Below are some important blogs from around the web that I found helpful reading over the weekend…
In this post on the Council on Biblical Manhood and Womanhood’s website, Candice Watters writes of the importance and necessity of monitoring and guarding your children while they participate in online activities. She also gives some helpful and simple action steps to take which will help ensure a loving atmosphere that is less authoritarian and more caring and explanatory. I found this paragraph and these questions from Watters to be riveting and helpful for perspective, especially in the type of culture of parenting in which parents just want to give everything they can to their children so that their children will love them and be happy:
What if your son or daughter wanted to buy a venomous snake for a pet? What if they had birthday money to pay for it? What if they wanted to let it sleep with them at night? At what point would you say no? If your son or daughter has a straight-up, unaltered wi-fi enabled iPad, iPhone, or similar device, they have the equivalent of a snake. The factory settings won’t protect them from online danger. What should parents do?
Jim Hamilton, pastor at Kenwood Baptist Church in Louisville, KY, and professor at The Southern Baptist Theological Seminary, made a compelling argument as to why John 7:53-8:11 ought to not be included in our translations of the Bible. Owen Strachan makes the suggestion that this passage ought to be included in a footnote in which it is explained that some early manuscripts added it in.
This sermon and then this blog post by Dr. Strachan is a good reminder that the work of Biblical exploration and criticism is not done, but needs to be ongoing as we can be continuing to fine-tune our translations of the Bible to ensure Biblical accuracy.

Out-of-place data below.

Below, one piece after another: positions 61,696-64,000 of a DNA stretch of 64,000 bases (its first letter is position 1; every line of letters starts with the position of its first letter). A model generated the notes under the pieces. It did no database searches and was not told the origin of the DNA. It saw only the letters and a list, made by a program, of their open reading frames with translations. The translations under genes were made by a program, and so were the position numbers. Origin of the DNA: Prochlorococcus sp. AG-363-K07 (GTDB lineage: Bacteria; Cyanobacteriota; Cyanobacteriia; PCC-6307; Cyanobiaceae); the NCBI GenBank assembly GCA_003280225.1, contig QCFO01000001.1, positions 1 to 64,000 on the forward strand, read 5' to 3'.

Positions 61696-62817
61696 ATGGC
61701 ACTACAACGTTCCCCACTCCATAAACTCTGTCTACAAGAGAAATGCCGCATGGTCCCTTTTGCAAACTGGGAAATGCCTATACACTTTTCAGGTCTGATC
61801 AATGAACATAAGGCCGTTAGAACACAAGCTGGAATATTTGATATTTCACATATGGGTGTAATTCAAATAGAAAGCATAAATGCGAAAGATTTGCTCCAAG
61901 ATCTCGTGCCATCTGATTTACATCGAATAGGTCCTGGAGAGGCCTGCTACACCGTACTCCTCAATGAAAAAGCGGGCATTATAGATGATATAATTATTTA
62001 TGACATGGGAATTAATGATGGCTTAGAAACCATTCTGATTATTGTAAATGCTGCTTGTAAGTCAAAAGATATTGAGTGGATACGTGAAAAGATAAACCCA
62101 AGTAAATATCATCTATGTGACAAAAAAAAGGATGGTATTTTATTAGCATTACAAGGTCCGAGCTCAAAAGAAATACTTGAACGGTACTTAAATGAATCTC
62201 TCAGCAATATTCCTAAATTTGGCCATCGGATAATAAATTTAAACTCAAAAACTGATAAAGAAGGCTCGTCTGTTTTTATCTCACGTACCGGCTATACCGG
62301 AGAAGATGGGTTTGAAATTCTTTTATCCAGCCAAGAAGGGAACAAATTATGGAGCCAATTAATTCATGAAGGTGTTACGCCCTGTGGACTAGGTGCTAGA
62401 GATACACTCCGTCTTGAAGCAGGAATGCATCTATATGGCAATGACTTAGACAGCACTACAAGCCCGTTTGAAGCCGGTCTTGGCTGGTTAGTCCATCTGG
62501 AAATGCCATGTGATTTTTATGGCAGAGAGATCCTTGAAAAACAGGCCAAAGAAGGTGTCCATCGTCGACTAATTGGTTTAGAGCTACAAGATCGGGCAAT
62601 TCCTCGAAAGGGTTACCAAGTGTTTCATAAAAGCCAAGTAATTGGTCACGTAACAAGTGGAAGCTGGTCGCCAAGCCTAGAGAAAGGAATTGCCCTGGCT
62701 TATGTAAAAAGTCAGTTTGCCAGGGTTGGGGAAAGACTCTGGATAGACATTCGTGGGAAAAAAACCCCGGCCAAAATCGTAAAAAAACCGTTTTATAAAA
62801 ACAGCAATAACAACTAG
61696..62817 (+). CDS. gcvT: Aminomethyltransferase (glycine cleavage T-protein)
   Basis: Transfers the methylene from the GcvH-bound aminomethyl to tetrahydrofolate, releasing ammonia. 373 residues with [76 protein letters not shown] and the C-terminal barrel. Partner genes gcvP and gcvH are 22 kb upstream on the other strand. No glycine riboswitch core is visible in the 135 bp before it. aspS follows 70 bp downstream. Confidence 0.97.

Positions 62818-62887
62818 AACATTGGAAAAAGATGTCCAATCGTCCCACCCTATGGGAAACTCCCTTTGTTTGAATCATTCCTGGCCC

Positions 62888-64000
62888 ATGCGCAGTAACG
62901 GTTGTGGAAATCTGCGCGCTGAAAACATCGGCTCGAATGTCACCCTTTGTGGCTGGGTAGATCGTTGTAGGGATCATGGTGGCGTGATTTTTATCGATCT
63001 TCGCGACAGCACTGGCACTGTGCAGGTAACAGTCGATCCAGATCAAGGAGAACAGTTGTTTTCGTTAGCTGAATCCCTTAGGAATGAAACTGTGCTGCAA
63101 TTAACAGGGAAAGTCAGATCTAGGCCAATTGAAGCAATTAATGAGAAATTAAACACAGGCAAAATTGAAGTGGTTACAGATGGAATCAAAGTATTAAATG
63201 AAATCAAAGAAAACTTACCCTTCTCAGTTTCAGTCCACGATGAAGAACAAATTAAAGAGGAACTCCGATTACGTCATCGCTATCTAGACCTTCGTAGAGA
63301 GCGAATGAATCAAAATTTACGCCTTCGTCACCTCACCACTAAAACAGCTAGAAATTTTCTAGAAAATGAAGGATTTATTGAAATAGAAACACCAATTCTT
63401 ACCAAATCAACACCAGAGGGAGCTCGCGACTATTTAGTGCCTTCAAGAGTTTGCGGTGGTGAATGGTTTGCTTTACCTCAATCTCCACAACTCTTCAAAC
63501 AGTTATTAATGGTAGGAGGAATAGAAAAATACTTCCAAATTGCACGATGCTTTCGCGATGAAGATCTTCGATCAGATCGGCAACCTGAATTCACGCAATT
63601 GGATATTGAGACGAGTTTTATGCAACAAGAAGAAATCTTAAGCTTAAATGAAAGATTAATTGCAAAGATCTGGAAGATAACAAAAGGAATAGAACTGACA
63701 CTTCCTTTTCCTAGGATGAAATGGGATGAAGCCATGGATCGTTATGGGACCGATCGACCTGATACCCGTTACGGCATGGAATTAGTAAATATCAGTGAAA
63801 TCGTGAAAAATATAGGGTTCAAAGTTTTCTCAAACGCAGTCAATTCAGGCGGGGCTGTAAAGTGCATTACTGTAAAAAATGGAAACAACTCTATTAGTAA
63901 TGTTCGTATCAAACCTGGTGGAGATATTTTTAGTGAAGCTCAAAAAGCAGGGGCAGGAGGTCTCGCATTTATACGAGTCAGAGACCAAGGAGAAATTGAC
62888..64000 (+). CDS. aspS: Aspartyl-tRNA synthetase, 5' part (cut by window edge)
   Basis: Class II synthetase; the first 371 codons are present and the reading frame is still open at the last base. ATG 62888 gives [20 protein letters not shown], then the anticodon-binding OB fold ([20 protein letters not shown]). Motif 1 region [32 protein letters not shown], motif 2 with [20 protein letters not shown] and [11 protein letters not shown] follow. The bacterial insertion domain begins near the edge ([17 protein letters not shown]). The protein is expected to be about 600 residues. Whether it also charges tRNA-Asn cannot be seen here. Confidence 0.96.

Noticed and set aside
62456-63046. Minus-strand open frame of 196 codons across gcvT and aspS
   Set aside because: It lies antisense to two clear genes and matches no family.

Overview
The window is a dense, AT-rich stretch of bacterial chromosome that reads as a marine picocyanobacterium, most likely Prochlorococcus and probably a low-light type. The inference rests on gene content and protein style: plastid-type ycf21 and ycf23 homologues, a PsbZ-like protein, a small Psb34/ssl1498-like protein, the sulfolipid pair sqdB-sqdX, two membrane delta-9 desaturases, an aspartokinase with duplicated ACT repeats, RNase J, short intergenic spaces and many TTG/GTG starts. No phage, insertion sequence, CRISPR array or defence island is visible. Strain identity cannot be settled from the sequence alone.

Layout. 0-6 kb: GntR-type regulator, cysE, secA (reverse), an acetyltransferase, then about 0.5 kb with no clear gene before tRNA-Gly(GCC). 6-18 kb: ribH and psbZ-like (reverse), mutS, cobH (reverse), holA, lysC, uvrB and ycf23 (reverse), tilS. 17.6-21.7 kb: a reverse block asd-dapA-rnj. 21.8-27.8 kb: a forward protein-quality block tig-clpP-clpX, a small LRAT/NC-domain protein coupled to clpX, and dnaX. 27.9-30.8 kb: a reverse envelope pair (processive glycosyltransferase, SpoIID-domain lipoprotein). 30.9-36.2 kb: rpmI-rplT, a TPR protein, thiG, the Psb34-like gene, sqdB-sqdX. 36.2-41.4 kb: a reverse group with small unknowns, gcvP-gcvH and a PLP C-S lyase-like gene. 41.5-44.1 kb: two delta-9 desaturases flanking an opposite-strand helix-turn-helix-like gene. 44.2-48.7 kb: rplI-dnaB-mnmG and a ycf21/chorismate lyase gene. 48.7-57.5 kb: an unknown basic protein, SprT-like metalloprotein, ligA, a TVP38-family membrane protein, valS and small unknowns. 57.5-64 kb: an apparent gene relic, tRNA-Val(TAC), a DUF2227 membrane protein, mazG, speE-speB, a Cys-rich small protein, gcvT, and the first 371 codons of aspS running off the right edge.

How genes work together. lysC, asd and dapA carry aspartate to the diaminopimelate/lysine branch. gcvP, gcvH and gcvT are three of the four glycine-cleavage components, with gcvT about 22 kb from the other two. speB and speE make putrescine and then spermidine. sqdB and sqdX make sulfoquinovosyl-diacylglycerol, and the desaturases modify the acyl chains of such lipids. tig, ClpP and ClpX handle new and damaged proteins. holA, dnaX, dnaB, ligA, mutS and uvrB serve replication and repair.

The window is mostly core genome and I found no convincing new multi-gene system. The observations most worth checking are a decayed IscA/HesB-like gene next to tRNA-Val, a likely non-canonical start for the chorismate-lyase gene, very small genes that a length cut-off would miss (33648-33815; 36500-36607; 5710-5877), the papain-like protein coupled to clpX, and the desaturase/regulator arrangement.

Denny Burk, professor at Boyce College in Louisville, KY, wrote a summary article on World Vision’s decision to reverse their decision to accept and hire people in same-sex marriages in their organization. Dr. Burk says this about WV’s decision:
(World Vision’s statement) admits violating the authority of scripture and the Bible’s teaching on marriage. Signed by the President Richard Stearns, the letter expresses humble confession and repentance. It even asks for forgiveness from donors and other supporters. I was heartened and encouraged by what I read in the letter. I think this kind of public repentance is courageous, and I praise the Lord for it.
This is a great post about Church Membership and one that is full of wisdom as regards to how many believers and churches currently view Church Membership. I often see where ex-church goers still claim to have Jesus, and they usually say something along these lines, “I don’t need to the church to have Jesus.” This post is helpful for thinking these types of thoughts out. One especially helpful paragraph was in response to the idea that Church Membership is not biblical. The author, Ricky Jones, says this:
Every letter in the New Testament assumes Christians are members of local churches. The letters themselves are addressed to local churches. They teach us how to get along with other members, how to encourage the weak within the church, how to conduct ourselves at church, and what to do with unrepentant sinners in the church. They command us to submit to our elders, and encourage us to go to our elders to pray. All these things are impossible if you aren’t a member of a local church. (See 1 and 2 Corinthians, James, Ephesians, 1 and 2 Timothy, and 1 Peter for references.)
There is much to be aware of in our culture today – both the Christian culture and in the overall culture of our age. Reading good, clear articles is helpful and encouraging, while at the same time useful for people who may not have the time to sit down and read long books or who may even be discouraged by reading longer books. Reading blogs online can help cultivate a desire to “take every thought captive to obey Christ (2 Corinthians 10:5, also the reason for this blog-site)”. Also, reading blogs online can help cultivate a culture of reading for individuals, which can further help create greater desires to get into longer books and discourses. Grace and peace to you this week!